In this weekly podcast, we will offer insight into the weekly Torah portion, condensing 2,000 years of Jewish wisdom into just 10 minutes of modern-day commentary. This week Rabbi Rick Jacobs delves deep into parashat Yitro from the book of Exodus. Enjoy!
Three ways to listen:
In this weekly podcast, we will offer insight into the weekly Torah portion, condensing 2,000 years of Jewish wisdom into just 10 minutes of modern-day commentary. This week Rabbi Rick Jacobs delves deep into parashat Mishpatim from the book of Exodus. Enjoy!
Four ways to listen:
Parashat Vayeilech is read between Rosh Hashanah and Yom Kippur, a time of transition for all of us. We've brought in the new year with hopes, prayers, and the shofar, and we look toward Yom Kippur, where we are tasked with letting go of the last year and moving forward.
At the beginning of Parashat Nitzavim, we hear the phrase, "Today you are all standing." This phrase isn't referring to people simply standing, it means that the Jewish people stood together and entered into a Covenant, affirming the things that matter most.
Parashat Haazinu includes the word tzur, or rock, eight times. But in this case, tzur isn’t referring to just any rock; it’s referring to God, as the rock of Israel. Sometimes, a rock can have a positive connotation, like our friends that are always there for us.
Five days after Yom Kippur, we turn our gaze out to the world around us and take notice of the harvest season. Sukkot is a holiday that teaches us to appreciate what we have, while reminding us that life is fragile.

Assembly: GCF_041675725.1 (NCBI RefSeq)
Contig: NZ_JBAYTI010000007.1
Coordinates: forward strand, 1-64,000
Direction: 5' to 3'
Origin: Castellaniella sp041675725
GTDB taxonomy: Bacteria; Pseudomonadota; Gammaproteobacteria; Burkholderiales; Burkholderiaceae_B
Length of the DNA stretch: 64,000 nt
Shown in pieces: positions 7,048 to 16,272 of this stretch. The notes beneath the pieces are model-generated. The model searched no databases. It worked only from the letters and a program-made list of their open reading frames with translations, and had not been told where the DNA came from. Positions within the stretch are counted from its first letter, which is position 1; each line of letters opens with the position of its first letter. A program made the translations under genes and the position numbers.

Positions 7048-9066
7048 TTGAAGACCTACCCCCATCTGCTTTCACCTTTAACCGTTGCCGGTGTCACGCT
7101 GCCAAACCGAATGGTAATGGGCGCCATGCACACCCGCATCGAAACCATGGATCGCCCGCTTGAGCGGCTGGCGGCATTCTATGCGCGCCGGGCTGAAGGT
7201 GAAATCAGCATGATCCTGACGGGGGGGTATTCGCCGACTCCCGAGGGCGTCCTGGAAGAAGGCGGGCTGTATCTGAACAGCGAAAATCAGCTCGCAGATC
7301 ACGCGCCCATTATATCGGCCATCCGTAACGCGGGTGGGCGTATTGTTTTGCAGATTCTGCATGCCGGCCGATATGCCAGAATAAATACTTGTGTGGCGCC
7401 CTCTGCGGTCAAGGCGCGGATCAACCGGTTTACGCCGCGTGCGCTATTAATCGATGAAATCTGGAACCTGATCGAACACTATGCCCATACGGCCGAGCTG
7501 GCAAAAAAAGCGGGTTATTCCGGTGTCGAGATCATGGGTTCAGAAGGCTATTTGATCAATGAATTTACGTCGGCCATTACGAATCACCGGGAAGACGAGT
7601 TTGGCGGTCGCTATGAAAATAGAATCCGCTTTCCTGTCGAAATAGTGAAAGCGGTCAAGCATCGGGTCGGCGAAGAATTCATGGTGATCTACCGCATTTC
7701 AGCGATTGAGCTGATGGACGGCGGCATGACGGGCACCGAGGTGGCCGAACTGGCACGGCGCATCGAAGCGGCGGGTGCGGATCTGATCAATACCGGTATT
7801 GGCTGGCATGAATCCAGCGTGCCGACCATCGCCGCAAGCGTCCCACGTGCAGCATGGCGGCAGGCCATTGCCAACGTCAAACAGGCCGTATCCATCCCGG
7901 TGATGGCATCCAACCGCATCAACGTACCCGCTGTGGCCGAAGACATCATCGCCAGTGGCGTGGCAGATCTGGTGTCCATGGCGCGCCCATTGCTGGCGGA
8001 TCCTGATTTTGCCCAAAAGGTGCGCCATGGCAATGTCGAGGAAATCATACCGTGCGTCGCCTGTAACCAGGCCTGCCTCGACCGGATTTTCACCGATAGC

This week we enter the beginning of a brand new cycle of Torah reading with a parashah that has become controversial in today’s political climate: B’reishit (in the beginning).
Almost everybody knows the story of Noach. God tells Noach that there is going to be a flood that will destroy all living things, and it’s up to Noach to build an ark in order to save his family and repopulate the Earth.
Parashat Lech L’cha tells us the story of the very beginning of Jewish history, when God says to Abraham and Sarah that they are to “go forth” and begin the story of Jewish commitment.
Parashat Vayeira starts with a cliffhanger. We’re told that God appeared before Abraham, but that’s it—we never find out where God appears or what God says. Instead, we get three desert wanderers, who have important news for Abraham. So, where is God in this story?